This comes in the middle of a Kepner article in which he subtly tells us that he’s becoming the national baseball writer for the NY Times, no longer just a Yanks beat writer. As a Yanks fan, this is a loss for our daily coverage. We lost Pete Abraham (whatever you might think of him; some were rubbed the wrong way) this Fall and now Kepner’s lens is widening. We still have a slew of great beat writers, but we’re a bit short without Pete and Tyler giving us the daily nuggets. Kepner’s not-surprising-low-key notice:
I am eager to learn and share more of their stories the hopeless, the hopeful and all the rest in my new role as a national baseball writer. I have worked the beats here for 10 years, two with the Mets and eight with the Yankees. Every season was its own mystery, dozens of parallel story lines building to a conclusion, and it was fun, at the finish, to write a happy ending and not a post-mortem.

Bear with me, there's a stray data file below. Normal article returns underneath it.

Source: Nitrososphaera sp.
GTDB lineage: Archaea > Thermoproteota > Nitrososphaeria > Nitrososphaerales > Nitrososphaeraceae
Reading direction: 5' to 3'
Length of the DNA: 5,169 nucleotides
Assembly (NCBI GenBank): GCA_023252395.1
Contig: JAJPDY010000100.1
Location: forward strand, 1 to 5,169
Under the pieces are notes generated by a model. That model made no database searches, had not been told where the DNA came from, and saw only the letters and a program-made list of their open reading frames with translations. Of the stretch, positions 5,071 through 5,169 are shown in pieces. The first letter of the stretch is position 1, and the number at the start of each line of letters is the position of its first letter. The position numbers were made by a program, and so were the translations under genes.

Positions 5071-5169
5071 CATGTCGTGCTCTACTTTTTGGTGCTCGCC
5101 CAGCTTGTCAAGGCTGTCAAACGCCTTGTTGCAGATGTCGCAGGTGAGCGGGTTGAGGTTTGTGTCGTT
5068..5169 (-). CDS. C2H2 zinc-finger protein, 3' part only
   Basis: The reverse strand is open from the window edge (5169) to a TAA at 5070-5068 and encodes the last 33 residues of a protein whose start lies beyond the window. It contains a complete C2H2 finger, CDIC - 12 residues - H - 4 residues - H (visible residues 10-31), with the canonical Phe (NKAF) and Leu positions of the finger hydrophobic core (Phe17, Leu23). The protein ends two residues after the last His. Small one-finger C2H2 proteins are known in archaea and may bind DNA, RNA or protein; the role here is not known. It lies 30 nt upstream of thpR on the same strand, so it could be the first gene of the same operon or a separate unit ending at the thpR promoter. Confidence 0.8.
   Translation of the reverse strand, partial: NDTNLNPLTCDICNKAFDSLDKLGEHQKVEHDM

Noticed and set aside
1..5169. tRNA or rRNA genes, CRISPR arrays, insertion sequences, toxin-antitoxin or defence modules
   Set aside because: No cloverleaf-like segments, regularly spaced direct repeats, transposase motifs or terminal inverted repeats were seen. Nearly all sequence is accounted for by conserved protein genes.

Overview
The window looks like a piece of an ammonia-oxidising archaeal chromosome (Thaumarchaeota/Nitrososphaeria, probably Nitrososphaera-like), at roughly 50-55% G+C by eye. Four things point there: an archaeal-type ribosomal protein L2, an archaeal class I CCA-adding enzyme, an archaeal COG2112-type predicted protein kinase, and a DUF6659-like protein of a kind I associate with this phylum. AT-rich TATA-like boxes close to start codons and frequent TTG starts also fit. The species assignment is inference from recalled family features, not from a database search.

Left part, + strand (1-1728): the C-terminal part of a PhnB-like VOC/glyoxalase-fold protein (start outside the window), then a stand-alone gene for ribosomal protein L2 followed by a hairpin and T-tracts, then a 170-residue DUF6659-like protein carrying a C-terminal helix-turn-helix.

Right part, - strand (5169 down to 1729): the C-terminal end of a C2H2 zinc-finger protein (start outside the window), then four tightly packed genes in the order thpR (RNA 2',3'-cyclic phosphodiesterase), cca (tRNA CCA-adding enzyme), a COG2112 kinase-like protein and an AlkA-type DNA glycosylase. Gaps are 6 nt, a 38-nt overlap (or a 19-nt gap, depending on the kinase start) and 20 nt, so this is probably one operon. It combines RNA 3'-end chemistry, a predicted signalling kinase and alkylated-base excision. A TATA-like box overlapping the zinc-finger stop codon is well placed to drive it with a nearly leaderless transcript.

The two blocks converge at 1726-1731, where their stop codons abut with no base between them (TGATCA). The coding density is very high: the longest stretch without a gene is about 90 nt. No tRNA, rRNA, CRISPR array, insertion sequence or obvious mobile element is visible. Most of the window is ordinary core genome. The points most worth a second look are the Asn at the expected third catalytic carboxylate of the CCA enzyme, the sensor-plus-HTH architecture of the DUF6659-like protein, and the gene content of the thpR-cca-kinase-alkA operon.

Picture from Harvard Sports Analysis Collective, who has a nifty review of parity in baseball from 1901 through 2009. They note: Basically, the way to interpret the graph is that the smaller the standard deviation, the greater the parity in that year.